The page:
Marathon County Tornado

At 4:01 pm, a tornado touched down 10 miles east of Mosinee in a forested area of Marathon County.  It traveled 7.3 miles through farmlands and woodlands before lifting or dissipating about 4 miles south of Hatley, just north of Pike Lake. The width of the tornado was approximately 250 yards.  The tornado was rated EF2, with winds estimated at 115 to 125 mph.  Estimated damage from this twister was nearly $350,000.

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Video-still of the tornado, looking east, as it was headed toward Pike Lake.  Click for larger image. This photo was taken at about the same time looking south from the Hatley area.  Picture courtesy WAOW-TV.  Click for larger image.

Hundreds of trees were snapped or uprooted along the path.  Ten homes sustained at least minor damage.

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Tree damage on HWY J in Marathon Co.


Wood County Hail

Hailstones of 4 to 5+ inches in diameter fell across Port Edwards and Wisconsin Rapids in Wood County around 4:30 pm.  A hailstone 5.5" in diameter was measured in Port Edwards, which is the second largest hailstone in Wisconsin weather history.  (The largest hailstone in Wisconsin is 5.7" in diameter which fell in Wausau in May 1921.) 

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A large hailstone in Port Edwards, measured at 5.5 inches in diameter.  Picture courtesy WAOW-TV.  Click for larger image. A hailstone nearly 5" in diameter in Wisc. Rapids.  Click for larger image.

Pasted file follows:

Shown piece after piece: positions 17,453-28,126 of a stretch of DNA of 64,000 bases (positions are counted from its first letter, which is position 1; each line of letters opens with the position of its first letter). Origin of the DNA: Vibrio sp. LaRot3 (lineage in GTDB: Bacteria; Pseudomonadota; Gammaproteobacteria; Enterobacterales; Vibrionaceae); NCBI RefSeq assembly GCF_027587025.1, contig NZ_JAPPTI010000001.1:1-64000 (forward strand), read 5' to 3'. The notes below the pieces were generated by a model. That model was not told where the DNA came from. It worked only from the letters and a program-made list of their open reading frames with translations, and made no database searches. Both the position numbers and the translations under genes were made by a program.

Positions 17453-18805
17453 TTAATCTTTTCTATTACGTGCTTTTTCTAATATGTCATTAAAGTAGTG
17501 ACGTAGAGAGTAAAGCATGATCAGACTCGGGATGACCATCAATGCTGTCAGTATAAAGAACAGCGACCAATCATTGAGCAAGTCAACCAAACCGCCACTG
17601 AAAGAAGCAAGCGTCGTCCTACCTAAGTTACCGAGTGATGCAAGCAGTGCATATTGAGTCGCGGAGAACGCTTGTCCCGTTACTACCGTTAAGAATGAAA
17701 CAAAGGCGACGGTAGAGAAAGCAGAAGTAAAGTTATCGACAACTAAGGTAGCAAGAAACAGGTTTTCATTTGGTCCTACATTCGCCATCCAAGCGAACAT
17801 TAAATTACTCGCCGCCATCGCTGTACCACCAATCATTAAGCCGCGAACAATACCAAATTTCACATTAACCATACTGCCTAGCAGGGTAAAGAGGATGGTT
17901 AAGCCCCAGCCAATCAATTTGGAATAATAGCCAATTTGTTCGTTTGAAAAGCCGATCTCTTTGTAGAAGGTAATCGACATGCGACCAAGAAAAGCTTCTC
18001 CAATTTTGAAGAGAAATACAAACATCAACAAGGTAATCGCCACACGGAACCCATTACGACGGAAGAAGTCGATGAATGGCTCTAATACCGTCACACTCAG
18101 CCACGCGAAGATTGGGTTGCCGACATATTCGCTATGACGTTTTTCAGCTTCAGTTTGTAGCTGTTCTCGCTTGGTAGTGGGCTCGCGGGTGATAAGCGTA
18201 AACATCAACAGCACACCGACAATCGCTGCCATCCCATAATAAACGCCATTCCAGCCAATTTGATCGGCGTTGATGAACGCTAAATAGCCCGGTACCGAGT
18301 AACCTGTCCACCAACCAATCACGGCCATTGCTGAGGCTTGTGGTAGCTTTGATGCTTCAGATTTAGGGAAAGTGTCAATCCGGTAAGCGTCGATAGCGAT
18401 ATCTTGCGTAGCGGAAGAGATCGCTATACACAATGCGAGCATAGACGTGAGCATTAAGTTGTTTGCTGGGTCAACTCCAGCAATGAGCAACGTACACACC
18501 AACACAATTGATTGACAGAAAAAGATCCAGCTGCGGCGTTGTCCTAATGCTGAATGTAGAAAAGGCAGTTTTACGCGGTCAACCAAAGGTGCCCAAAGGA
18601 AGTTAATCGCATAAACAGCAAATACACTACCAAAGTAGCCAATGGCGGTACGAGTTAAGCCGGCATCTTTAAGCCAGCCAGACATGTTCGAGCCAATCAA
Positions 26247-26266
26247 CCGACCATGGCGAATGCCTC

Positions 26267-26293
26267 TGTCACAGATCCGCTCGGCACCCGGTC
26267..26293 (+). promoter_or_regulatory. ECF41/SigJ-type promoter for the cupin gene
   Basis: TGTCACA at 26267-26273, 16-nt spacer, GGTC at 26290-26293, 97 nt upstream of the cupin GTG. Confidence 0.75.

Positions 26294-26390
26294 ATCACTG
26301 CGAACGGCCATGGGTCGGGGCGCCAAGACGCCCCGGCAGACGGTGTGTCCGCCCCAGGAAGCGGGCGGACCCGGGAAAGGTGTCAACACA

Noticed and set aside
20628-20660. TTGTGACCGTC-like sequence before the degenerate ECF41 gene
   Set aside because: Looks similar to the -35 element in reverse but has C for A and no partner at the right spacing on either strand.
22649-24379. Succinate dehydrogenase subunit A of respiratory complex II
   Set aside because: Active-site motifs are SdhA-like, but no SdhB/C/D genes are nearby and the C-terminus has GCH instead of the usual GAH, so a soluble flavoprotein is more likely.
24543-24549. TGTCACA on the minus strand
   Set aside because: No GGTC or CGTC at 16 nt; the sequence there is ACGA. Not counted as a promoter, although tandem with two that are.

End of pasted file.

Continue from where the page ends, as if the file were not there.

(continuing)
The large swath of hail caused considerable damage across the Port Edwards and Wisconsin Rapids area.  Thousands of homes and buildings sustained damage, as did many cars.   Damage estimates from the hail in Wood Co. was over $40 million.



The Meteorology Behind the Storms

Unusually strong jet stream winds ahead of an upper level low pressure system produced very strong wind shear and conditions conducive to severe thunderstorm development.  The strong atmospheric winds resulted in very fast moving thunderstorms and tornadoes.  Some of the storms during the late afternoon were moving at over 60 mph! 

Satellite Image
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Visible satellite imagery at 4:15 PM, June 7, courtesy SSEC, UW-Madison.  Storm '1' is the supercell that would produce the long-track tornado across northeast Wisconsin.  '2' is the supercell that produced very large hail in Wood County.  Click for larger image.

Satellite Animation
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Six hour visible satellite animation, beginning at Noon on June 7.  METARS overlayed.  The animation is 4 MB.

Radar Animation
Below are three hour animation loops of radar imagery (0.5 degree base reflectivity and storm-relative velocity) from the NWS Green Bay Doppler radar, beginning at 3:31 pm on June 7.  Note:  The animations are about 1 MB each. 
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Reflectivity.  Click to start animation.
Storm-Relative Velocity.  Click to start animation.

Page developed by Jeff Last, WCM, NWS Green Bay